Last time, I focused on some of the barriers to expanding composting capacity and infrastructure with a focus on odor control. These topics were addressed in detail at the recent 1st Annual Composting and Organics Recycling Program at WasteExpo in New Orleans.
Our lineup of world class speakers did not disappoint. Speaking a to standing room only audience of more than 200 attendees, Paul Sellew, CEO of Harvest Power, led off with a “big picture” perspective on Organics Recycling in the US: Current Status and Outlook for the Future. He presented an integrated perspective of organics management including extraction of biogas and energy from organics using anaerobic digestion (AD), composting the residuals, and creating and marketing soil amendments and mulches to improve soils and grow healthy plants. Paul also discussed why AD is expected to grow in the U.S. which was echoed by a number of other presenters on AD technologies and projects. Reasons for expected growth of AD include (1) that the technology is proven, (2) AD allows for maximum recovery of energy from many organic materials, (3) AD permits a high degree of odor control since the process is enclosed, and (4) AD is a source of renewable energy.
Since it’s difficult to cover the scope of topics discussed during three days of sessions, I will focus on one theme in this article, that the organics industry is growing and policies and programs are being put in place to increase organics diversion from landfills, especially food residuals.
The need to increase diversion of organics to their highest and best use was highlighted by Kathy Kellogg Johnson, VP of Sustainability for Kellogg Garden Products, who presented Branding and Marketing Compost Products. With an impassioned discussion on the importance of returning organics to the soil, she referred to the family business’ 80 year history of sustainability and of developing and marketing quality compost products. Kathy also referred to her father, “Hi” Kellogg, an icon in the organics industry, who said “It ought to be a crime to landfill organics. Our soils are starving for them….” (“Hi” Kellogg, circa 1970).
It was brought out that currently composting of food residuals is abysmal at less than 3% of the more than 30 million tons generated in the MSW stream (US EPA). Zero waste programs continue to be adopted and trends appear to be in place to increase diversion of food residuals to anaerobic digestion and composting. Bob Gedert, Director of Resource Recovery, described the City of Austin’s zero waste plan and specified the challenges being addressed, including the collection of organics and opportunities for haulers to diversify their collection practices.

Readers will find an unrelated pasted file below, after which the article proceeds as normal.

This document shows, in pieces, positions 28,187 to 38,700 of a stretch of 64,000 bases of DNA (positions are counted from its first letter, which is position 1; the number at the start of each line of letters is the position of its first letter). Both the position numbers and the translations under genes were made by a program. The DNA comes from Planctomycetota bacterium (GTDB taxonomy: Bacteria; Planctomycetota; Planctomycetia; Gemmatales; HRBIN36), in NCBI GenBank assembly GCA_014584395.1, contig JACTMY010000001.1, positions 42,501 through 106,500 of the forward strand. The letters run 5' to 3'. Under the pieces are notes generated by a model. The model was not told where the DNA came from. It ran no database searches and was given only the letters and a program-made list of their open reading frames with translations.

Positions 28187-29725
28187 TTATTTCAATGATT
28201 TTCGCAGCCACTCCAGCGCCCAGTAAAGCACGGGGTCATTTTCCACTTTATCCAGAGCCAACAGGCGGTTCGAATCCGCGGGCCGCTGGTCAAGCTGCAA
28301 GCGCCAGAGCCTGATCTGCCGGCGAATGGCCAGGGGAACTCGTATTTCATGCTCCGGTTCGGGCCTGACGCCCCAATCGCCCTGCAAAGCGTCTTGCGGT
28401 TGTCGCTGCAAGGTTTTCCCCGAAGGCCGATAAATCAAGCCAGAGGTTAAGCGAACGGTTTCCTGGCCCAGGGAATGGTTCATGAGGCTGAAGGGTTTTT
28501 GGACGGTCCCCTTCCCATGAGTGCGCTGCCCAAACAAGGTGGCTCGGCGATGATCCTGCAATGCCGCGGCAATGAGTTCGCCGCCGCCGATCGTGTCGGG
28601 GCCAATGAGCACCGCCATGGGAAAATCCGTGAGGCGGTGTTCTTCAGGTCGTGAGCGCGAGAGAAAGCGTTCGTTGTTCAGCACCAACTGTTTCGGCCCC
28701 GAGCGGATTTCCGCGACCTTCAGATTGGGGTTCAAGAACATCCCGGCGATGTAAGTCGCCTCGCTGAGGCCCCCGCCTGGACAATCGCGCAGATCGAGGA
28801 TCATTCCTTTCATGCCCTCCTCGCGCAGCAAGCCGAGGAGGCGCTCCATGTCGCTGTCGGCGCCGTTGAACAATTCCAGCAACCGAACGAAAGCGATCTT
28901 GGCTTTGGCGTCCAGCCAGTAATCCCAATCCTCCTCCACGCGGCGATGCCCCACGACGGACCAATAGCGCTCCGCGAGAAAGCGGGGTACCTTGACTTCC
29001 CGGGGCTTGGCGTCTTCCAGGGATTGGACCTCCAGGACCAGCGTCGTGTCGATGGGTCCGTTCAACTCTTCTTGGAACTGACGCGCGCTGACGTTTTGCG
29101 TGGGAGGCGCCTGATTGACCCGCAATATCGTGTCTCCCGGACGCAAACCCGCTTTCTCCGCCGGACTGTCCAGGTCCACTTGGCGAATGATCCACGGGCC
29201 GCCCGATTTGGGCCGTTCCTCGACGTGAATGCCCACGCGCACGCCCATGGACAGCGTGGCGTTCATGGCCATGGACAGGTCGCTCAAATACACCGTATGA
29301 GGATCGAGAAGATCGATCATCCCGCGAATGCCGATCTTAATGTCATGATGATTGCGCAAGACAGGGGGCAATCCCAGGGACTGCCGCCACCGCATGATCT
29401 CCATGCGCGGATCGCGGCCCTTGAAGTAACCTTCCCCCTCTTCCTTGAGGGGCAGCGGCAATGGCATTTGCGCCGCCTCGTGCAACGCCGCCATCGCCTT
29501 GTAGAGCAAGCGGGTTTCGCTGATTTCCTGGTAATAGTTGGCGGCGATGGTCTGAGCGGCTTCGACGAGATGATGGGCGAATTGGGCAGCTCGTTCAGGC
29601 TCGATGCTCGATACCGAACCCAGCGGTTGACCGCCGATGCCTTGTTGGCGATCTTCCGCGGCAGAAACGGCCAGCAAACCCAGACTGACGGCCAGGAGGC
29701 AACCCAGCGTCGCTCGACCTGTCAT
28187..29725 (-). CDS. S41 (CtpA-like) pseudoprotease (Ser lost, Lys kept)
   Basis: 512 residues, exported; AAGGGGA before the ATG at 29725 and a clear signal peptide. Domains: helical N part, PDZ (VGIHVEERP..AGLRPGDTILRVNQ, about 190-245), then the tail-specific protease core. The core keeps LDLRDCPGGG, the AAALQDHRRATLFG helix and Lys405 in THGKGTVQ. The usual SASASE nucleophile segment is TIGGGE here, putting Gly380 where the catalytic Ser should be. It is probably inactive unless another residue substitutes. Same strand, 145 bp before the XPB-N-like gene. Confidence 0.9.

Opportunities for collection abound for haulers and manufacturers and suppliers of certified compostable products. Opportunities and challenges for haulers were addressed by Kevin Tritz, President of Specialized Environmental Technologies (SET), a veteran of the hauling business and owner of seven compost facilities. Anne Ludvik, also from SET, followed up with a discussion of education and training of hauling company personnel for developing organics programs. In addition to composting and organics attendees, more than 40 hauling companies attended the session.
A session dedicated to organic recovery methods covered system designs for recovering organic materials for anaerobic digestion and composting, collection strategies to cost effectively recover organics, and economic indicators for large scale community organics recovery.
In addition, a session was devoted to the role of compostable plastics in diversion of food residuals. This topic will be addressed in greater detail in a webinar scheduled for June 26 at 2pm EST.
These are just a few of the highlights from this year’s composting and Organics Recycling Conference Program. These and other topics will be explored in greater detail in future columns. The 2013 conference sessions are available in the Waste360 On Demand Library.
Next year, we will continue to present cutting edge topics by world renowned speakers. Additional speakers, exhibitors, and sponsors have already expressed their interest in participating in this event. Watch for the soon-to-be released Call for Speakers and plan to join us for the 2nd Annual Composting and Organics Recycling Program at WasteExpo in Atlanta, GA, April 28-May 1, 2014.
Stuart Buckner, Ph.D., is president of Buckner Environmental Associates, LLC, a consulting firm specializing in organics management.
The author welcomes comments from readers. E-mail him at firstname.lastname@example.org.